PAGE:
If we’re honest, media is a big part of how we view ourselves. Maybe that’s why I like reading so much. For me at least, reading is a lot less influencing when it comes to appearance compared to something like scrolling Instagram. I like that. I can always get on social media to check up on what people are wearing or doing, but books allow me to get inside characters’ heads. Only Ever Yours mixed things up though – a YA dystopian novel that takes place in a very appearance-focused Barbie world. Based on the synopsis, I was intrigued.
A lot has changed in the years between modern day and the society of Only Ever Yours. For starters, girls aren’t even born any more. They’re genetically manufactured to be gorgeous, perfect, and all almost identical. The girls, called “eves”, spend their childhood getting ranked by their looks, isolated from the outside world in “School.” This is the life of Frieda and her friends, and this will be their entire lives until they turn seventeen and are assigned one of three jobs in the outside world. They could become teachers to younger eves, concubines, or wives (also known as “companions”) of wealthy men in the society. In order to achieve the sought-after position of companion, the man has to choose the eve at graduation.
Pros: The futuristic setting was eerily well-portrayed. Details like social media, nutrition info, and even the way names are capitalized both mirror and mock current society.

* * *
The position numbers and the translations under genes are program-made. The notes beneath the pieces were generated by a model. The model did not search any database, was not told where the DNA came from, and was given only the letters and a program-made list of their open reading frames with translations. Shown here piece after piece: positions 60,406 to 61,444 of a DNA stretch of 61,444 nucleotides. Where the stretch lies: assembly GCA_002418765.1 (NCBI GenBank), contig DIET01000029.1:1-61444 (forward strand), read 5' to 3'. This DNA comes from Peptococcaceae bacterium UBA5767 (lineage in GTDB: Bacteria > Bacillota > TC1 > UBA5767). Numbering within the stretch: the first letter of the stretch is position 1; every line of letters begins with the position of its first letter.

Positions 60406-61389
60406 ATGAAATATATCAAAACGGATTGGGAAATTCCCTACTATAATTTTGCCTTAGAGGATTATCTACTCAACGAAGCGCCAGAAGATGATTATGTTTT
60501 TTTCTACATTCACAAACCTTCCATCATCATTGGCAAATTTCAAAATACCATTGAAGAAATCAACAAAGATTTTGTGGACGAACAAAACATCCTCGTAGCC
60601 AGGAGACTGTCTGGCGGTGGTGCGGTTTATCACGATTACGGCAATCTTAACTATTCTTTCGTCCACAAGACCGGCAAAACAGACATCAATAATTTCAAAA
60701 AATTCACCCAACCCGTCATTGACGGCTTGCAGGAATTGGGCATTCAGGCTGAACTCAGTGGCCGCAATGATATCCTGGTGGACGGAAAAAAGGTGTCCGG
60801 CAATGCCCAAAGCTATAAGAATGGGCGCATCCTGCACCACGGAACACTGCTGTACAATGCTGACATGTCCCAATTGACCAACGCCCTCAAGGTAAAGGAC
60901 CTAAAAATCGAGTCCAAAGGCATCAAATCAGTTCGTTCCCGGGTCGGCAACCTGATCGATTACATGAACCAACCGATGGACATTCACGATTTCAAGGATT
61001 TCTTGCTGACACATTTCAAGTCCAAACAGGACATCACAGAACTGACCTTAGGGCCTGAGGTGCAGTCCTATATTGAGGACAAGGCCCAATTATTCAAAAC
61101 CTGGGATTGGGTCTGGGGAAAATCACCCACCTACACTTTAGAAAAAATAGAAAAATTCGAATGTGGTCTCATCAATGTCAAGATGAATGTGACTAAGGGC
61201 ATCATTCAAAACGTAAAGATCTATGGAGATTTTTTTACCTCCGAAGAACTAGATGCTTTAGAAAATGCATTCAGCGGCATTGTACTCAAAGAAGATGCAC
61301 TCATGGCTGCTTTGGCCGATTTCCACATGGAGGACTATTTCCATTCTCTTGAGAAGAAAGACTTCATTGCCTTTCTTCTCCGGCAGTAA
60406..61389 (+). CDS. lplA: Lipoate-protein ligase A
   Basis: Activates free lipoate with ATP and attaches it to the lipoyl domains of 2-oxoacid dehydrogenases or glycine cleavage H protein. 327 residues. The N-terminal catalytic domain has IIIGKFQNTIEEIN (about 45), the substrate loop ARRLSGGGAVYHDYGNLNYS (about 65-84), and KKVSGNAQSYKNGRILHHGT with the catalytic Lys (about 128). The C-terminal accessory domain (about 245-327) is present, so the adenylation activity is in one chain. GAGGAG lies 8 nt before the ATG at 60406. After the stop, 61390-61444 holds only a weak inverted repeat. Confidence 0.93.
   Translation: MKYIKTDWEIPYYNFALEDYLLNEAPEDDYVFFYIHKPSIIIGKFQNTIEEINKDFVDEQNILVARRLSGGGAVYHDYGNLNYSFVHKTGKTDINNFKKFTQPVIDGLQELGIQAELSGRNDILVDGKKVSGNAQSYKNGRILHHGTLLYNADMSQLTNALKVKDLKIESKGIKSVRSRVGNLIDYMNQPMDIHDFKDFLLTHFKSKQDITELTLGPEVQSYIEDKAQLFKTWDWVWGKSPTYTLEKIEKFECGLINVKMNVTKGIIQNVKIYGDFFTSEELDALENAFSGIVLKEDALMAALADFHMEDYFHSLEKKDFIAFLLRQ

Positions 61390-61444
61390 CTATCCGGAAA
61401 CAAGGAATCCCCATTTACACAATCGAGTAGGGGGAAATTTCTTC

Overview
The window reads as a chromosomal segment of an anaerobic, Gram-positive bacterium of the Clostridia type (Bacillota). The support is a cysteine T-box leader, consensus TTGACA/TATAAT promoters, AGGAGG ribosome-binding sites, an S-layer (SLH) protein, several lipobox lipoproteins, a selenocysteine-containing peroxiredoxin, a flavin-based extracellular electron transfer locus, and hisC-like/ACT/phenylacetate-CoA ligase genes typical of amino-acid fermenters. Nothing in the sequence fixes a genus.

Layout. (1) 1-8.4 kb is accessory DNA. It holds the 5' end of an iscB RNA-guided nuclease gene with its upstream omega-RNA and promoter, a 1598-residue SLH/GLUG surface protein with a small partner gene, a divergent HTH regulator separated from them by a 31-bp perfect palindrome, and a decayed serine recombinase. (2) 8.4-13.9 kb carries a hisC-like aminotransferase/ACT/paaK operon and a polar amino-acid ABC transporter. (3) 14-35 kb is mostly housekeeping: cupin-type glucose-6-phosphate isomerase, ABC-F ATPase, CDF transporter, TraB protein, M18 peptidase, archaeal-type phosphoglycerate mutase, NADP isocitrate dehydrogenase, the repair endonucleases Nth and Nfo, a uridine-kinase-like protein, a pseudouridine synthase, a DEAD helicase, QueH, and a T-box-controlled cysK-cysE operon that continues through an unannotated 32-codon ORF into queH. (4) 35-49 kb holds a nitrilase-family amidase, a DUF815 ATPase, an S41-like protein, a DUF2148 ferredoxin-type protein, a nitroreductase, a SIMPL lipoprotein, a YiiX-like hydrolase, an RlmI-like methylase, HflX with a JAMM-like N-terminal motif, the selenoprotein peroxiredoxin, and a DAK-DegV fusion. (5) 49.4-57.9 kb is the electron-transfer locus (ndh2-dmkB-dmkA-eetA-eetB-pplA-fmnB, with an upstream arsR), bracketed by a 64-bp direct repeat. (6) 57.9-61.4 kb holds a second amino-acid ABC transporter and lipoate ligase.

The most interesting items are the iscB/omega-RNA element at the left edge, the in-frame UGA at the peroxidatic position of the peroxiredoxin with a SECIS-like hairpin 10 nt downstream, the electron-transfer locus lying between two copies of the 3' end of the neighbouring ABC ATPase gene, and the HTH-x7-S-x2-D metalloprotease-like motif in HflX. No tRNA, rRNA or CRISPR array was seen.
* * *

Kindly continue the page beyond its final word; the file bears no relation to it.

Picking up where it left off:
Cons: This was a hard book to read. It wasn’t necessarily boring, but every part of me was mad at what was going on. The book deals with things like eating disorders, sex slavery, and general cattiness. That was rough, but I expected it to some degree based on the synopsis. I kept reading because it seemed that it will build to some sort of satisfying resolution. Maybe the society would crumble, and appearance wouldn’t be all that mattered after all.
That doesn’t end up happening.
In the end the guy chooses the cute girl. Oh, and then the intelligent, not-chosen girls kill themselves. Lovely. What kind of message is the novel trying to send? That sex appeal is all that matters and rejection is grounds for suicide? For a book that claims to be girl-empowering, it seemed depressing, and for me personally, almost sickening.
Sorry Louise O’Neill, but I don’t believe in portraying a dark world just for the sake of being thought-provoking. In order to be enjoyable, a novel has to have some hint of hope. Since reading Only Ever Yours, I’ve been thinking hard about books that explore grittier subject matters like body image and eating disorders but include redemption.
Here are two I recommend: Popular: A Memoir by Maya Van Wagenen and How It Feels to Fly by Kathryn Holmes. Both explore those topics with grace and humor, and I thoroughly enjoyed them…maybe I should just stop ranting and review those instead. (:
Best of luck on your health journey, whether that’s with food, body image, or a stack of books!
This is the second post in a week-long series on food, diet, body image, all that good stuff. You can check out the first post here, and I hope you’ll join the conversation. Do you know any good books or articles to recommend?